Hebrews 6:9, “Though we speak in this way, yet in your case, beloved, we feel sure of better things—things that belong to salvation.”
Ever since Judas became a disciple of Christ, the Christian community has always included people who claimed faith without really possessing it. Most, if not all, churches have members who are not saved even though they claim otherwise.
This was true even for the original audience of the book of Hebrews. That is why the author continually warns His audience against falling away. He knew that there were some in His congregation who were considering leaving Christ in favor of the older, less complete, covenant. However, to do so would mean that they could not be restored and that they would be judged harshly (Heb. 6:4–8).
We have seen that the author of Hebrews did not believe that a true Christian could lose his salvation. He, like the Apostle John, knew that those who left the covenant were never really saved to begin with (1 John 2:19). But because he makes such sweeping warnings, many have claimed that he denied the perseverance of the saints.
The author makes such sweeping statements because though he realized there were some who would fall away, he did not know who these people were. His many warnings do not demonstrate that he denied the power of God to keep His elect safe. Rather, they show that he, like every other human being, ultimately is ignorant of the state of another person’s heart.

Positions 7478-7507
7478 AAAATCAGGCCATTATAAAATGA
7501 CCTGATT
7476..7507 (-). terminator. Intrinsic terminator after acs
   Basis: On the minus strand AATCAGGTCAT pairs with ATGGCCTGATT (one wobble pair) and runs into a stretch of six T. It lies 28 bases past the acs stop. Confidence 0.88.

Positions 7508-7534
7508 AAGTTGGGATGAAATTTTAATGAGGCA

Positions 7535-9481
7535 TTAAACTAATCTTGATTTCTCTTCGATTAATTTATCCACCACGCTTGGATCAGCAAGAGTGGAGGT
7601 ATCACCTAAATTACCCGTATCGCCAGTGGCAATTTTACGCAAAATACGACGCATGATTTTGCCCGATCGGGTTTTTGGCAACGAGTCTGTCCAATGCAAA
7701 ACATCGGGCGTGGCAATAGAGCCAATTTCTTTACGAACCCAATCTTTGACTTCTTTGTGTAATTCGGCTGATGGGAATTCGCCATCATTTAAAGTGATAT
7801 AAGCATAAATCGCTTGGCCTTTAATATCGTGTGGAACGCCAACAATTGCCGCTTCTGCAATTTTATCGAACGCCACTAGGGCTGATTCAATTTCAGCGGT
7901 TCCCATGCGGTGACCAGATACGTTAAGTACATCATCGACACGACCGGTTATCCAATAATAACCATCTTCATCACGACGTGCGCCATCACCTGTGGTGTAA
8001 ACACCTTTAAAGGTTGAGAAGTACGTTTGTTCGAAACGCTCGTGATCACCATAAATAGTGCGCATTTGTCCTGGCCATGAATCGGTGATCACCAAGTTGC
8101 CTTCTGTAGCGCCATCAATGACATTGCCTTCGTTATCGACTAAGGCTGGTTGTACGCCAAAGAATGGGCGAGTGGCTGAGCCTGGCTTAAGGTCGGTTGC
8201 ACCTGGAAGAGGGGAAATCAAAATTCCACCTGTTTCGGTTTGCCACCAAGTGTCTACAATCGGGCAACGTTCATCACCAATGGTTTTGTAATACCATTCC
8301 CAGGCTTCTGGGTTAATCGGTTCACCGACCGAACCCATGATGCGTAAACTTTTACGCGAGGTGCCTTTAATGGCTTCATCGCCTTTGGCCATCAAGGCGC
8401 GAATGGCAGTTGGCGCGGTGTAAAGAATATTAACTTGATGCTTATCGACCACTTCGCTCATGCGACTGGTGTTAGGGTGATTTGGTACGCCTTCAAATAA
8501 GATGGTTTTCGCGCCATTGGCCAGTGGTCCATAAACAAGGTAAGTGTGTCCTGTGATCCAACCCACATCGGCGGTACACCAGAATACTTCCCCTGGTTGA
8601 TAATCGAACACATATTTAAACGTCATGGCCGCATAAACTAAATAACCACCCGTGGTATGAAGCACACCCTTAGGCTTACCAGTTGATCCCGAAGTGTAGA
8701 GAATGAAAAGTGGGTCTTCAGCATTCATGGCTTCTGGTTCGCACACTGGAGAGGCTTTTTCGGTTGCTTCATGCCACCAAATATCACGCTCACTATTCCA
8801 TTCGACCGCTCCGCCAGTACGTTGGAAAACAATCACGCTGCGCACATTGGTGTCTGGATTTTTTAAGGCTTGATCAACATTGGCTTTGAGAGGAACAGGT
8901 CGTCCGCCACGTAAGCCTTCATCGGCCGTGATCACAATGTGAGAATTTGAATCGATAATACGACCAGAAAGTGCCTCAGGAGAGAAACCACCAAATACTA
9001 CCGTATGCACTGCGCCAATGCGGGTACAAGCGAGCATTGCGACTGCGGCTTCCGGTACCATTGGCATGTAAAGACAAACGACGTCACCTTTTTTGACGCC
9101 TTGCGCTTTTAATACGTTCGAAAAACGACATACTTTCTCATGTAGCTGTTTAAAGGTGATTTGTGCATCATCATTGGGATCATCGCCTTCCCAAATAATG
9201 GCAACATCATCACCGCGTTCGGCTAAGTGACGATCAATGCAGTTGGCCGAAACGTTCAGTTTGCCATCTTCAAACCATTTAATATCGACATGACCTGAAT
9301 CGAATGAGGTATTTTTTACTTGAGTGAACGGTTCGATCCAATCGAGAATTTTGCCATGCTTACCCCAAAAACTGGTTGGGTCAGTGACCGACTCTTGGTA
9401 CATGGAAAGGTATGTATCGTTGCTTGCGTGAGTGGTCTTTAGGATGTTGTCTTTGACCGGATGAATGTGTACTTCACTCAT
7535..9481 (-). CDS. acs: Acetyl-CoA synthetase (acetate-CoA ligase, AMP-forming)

These sweeping statements also demonstrate the pastoral concern the author had for his audience. Though he had to be the bearer of bad news (Heb. 6:4–6), he did not want that bad news to be true of any in his congregation. From his perspective, repentance was still possible, and he still warns against apostasy in order that all of his readers might yet repent and be saved. The tenderness of his language, such as the use of “beloved” in 6:9 only reinforces his concern.
Though he realizes apostasy is possible, the author is also sure of the better things that belong to salvation for his audience. These better things, John Owen says, are the faithfulness of God to His people and the permanent link to salvation that comes with true faith. The author feels sure that some, if not all, of his recipients are saved and will persevere because of the faithfulness of Christ. Though he may not know who they are, he knows that the elect will remain in faith.
If Hebrews 6:4–6 refers to genuine Christians, then the author could never be sure that anyone who professes faith would inherit salvation. In 6:9 we find the death blow to anyone who would think Hebrews denies perseverance. Take some time to thank the Lord for loving His people so much that He will preserve them in faith.